Malham Cove, Yorkshire - Limestone Scarps
The astonishing limestone escarpment at Malham Cove stands 80 metres high and some 300 long. It is a curved cliff of carboniferous limestone that formed sometime after the last ice age. Its craggy curved surface was formed as meltwater from Malham Tarn cut its way backwards as it fell over the edge as a waterfall. The erosion cut away more material from the lip of the waterfall than from the edges, creating the curved shape.
These days water does not flow over the escarpment, what water there is makes its way instead down deep fissures in the limestone. At the top of the scarp lies a magnificent limestone pavement, deeply grooved and cracked by uneven weathering by slightly acidic rain. The pavement formed by the rain etching existing cracks in the pavement, dissolving away the rock until a fissure was formed.
The resulting limestone pavement comprises 'clints' and 'grykes', where the naked limestone lumps are the clints and the fissures in between are the grykes.
Nant Ffrancon Valley, North Wales
Wales is one of the most southerly points in the UK to have experienced the ice age and subsequent glaciation during the Pleistocene Epoch. The Welsh ice fields were centred on the Migneint plateau and the Arenig mountains, and glaciers from this sheet radiated out from its centre. These glaciers carved out the spectacular glacial trough valleys of Nant Ffrancon and Llanberis/Nant Peris (Snowdonia) and Tal-y-Llyn (Cadair Idris).
Nant Ffrancon valley is a classic 'U' -shaped glacial valley. Large boulders on the valley floor were deposited as the glacier receded. The curved basin valley floor is the product of post-glacial sedimentation, created by an ancient valley floor lake. It currently is the home of what is known as a 'misfit stream', a small stream that wanders across the valley floor. A 'misfit stream' is so named because it does not carve the valley itself, but is rather is the drainage from a landform created by other means.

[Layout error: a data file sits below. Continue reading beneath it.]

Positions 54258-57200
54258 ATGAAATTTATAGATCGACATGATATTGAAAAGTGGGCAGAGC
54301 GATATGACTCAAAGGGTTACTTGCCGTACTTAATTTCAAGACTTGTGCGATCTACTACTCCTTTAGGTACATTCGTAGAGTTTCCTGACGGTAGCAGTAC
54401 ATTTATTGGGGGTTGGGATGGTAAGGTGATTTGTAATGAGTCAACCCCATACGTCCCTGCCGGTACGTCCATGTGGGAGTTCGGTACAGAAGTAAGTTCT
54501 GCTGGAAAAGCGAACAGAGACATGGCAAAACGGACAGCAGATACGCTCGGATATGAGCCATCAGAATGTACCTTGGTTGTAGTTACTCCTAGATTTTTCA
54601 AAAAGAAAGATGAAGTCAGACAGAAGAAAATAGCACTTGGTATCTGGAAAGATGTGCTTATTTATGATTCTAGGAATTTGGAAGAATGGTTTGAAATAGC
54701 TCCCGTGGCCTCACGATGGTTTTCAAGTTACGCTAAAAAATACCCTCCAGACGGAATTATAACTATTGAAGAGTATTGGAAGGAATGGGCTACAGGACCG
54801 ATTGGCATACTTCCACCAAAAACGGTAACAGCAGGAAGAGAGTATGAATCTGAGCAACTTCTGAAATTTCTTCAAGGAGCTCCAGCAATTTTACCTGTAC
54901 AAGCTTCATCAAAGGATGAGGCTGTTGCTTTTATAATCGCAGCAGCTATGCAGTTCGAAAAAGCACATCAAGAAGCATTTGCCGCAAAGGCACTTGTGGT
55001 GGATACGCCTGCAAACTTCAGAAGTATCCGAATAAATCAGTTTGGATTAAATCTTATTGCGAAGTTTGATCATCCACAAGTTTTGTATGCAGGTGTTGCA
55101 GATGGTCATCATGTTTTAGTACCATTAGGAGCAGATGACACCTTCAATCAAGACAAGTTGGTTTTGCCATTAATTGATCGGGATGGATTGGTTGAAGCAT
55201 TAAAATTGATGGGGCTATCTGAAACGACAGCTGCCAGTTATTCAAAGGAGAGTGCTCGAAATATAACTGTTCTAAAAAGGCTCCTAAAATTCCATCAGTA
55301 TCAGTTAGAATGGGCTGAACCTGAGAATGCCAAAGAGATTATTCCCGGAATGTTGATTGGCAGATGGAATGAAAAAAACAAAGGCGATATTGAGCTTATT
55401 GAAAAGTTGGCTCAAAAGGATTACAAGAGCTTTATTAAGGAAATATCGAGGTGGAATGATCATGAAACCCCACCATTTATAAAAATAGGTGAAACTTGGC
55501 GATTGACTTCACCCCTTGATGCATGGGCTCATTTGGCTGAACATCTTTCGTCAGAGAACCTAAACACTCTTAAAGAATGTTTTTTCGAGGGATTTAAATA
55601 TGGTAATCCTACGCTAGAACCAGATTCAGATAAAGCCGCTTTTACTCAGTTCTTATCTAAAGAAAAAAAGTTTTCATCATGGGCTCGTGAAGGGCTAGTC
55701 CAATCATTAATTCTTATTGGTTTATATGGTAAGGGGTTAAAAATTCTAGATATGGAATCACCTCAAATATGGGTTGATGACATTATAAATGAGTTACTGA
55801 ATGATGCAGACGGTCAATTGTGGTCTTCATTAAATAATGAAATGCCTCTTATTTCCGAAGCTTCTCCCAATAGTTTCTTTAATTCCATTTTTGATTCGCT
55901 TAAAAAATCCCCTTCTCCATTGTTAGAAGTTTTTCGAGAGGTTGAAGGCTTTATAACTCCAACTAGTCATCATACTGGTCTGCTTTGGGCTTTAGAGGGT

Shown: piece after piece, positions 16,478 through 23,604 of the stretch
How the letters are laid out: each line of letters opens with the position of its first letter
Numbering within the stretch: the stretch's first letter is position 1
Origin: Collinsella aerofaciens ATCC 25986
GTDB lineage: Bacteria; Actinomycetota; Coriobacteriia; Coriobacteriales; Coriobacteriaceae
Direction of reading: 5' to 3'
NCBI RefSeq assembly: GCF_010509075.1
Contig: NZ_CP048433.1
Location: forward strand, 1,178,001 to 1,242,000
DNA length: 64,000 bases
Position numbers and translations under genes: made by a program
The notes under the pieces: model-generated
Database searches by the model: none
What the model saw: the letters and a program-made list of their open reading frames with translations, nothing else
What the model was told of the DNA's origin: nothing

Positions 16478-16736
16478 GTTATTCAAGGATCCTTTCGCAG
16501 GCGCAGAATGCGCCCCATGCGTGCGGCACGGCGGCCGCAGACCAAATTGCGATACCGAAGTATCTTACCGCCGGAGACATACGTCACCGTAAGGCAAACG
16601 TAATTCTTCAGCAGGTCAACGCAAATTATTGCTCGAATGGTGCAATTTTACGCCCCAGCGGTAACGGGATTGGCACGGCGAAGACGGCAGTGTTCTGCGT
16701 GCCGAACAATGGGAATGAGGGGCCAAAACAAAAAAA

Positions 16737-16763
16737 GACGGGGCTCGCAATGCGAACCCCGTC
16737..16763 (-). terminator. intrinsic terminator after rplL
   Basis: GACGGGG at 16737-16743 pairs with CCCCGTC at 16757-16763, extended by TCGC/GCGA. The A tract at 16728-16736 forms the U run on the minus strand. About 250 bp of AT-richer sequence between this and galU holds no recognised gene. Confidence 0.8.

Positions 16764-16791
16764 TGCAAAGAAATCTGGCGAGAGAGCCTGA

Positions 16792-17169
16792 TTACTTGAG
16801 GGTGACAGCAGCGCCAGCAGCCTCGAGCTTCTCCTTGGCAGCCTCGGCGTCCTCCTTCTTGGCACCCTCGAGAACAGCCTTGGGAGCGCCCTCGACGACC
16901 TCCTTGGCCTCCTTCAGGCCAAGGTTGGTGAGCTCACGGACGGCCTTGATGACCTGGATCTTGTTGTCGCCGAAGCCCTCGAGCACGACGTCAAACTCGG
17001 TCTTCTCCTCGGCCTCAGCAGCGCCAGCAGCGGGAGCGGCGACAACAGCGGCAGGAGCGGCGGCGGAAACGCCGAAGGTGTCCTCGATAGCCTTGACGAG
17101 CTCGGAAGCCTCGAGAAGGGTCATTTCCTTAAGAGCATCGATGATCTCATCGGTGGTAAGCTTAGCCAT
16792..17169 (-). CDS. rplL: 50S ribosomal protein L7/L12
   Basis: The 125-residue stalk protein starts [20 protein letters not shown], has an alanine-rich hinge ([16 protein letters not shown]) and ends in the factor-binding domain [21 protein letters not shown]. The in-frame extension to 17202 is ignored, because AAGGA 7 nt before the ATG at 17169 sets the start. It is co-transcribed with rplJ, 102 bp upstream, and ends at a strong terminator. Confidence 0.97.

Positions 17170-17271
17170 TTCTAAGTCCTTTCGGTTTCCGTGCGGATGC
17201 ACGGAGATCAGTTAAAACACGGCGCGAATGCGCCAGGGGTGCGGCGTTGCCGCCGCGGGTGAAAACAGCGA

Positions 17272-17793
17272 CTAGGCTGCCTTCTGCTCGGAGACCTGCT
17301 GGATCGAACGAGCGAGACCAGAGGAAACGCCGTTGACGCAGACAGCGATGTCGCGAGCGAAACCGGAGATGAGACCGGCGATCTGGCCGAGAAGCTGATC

Dartmoor - Granite Tors
Most of Dartmoor consists of a single type of rock - granite. This granite was formed in the Carboniferous/early Permian period, around 280 million years ago. Mysterious granite tors dot the landscape, on summits, steep valley edges, at the edges of the two great plateaux and close to the main river gorges. They were formed by weathering.
The exposed granite usually has both horizontal and vertical jointing, the vertical ones probably the result of the granite cooling during formation, and the horizontal ones usually follow the surrounding landscape, a result of pressure being released as surrounding rocks were released by erosion.
The jointing in the surface of the rock allows acid water to seep into the rock. The freezing and thawing of water (helped by four ice ages) jacked open the breaks in the rock. Blocks of granite were levered away by this process, leaving the tor isolated and exposed, littering the ground beneath with boulders and rubble.